Some months ago a girl from Yokohama was so kind to send me a Polaroid ONE600 as a present, so that’s how my “analogization” process continued; a process that mysterious forces started in order to fight against my digital life. The first trip of my Polaroid was to the Ise shrine, where it took its first picture:


I love the colors it captures, the soft contrast and the feeling of having a physical photo in your hands seconds after taking the photo. The problem is that no more Polaroid films are being produced, it seems like Sumitomo bought the patents and has kept them in a forgotten drawer somewhere. My friend, Sara, still had some films that she bought some years ago and kept them in a fridge (it seems it is the best way to preserve films during long periods of time). A couple of photos turned out bad, most likely because the chemical components had “expired”, but the rest turned out pretty well:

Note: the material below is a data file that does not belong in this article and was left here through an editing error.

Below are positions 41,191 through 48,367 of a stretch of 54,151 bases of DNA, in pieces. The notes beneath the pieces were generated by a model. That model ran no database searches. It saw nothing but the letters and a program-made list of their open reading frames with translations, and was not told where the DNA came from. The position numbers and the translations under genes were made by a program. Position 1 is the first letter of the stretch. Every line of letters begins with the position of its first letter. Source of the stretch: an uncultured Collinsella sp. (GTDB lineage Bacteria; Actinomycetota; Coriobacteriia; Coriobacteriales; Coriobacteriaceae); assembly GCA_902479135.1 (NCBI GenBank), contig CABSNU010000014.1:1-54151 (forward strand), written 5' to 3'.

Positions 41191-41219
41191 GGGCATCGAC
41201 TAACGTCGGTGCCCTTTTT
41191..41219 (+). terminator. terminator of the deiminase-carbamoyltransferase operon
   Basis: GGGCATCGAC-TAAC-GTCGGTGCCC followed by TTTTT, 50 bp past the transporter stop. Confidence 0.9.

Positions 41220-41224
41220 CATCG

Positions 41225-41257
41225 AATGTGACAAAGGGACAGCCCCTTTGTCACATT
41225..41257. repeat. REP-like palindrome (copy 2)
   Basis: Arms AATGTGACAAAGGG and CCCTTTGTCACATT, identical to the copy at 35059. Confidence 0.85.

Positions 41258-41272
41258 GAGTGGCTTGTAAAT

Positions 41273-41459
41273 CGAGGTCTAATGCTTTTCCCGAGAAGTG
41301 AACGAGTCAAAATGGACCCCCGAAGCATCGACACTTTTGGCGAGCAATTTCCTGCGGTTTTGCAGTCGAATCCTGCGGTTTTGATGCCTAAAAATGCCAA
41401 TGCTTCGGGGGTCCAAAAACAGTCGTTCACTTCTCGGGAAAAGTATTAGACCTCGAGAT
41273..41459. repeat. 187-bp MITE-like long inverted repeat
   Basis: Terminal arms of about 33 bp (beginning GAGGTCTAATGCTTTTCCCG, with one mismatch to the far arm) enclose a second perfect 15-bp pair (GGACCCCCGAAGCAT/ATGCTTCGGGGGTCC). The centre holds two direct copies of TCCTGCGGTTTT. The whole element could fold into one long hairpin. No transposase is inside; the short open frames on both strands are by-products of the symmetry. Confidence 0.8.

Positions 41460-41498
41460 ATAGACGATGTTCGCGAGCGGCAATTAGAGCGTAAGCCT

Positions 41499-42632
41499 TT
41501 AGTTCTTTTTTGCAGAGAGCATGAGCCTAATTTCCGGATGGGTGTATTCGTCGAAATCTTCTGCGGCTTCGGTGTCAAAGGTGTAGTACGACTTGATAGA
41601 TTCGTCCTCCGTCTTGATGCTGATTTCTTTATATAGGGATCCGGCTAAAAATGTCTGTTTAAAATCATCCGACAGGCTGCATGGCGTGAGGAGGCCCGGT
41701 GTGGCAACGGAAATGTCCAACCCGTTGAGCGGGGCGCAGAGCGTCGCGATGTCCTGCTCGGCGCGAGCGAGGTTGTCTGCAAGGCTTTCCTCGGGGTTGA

Meoto Iwa

Meoto Iwa

Meoto Iwa - Polaroid ONE600 version

This one with greener colors was taken with Sara’s SX-70, a much older Polaroid.

Meoto Iwa

Meoto Iwa

うあああ!凄く嬉しい!thanks for the Polaroid @sentence_war !

  • Zappes

    December 15, 2011 at 1:42 am

    You should check out the “Impossible Project” – those guys actually produce Polaroid Films and sell them online:


    I can’t tell you if those films are any good, but they probably beat having no films at all.

  • Felneymike

    December 18, 2011 at 12:55 pm

    Eh? I’m sure my brother still buys Polaroid films now and then (this is in the UK). Also my old work used to use a polaroid camera with a box on the front for “gel imaging” (taking photos of UV-lit blocks of ‘gel’ with DNA in them). Though this is usually done with £100k-plus digital boxes ‘o tricks.

  • RMilner

    December 19, 2011 at 7:34 am

    Fujifilm make a range of instant cameras and films, not compatible with Polaroid unfortunately, but if you get the bug they must be easily available in Japan.

  • heatgap

    January 3, 2012 at 12:54 am

    I love your photography. You do an excellent job capturing various scenes and images in Japan. Keep up the good work buddy!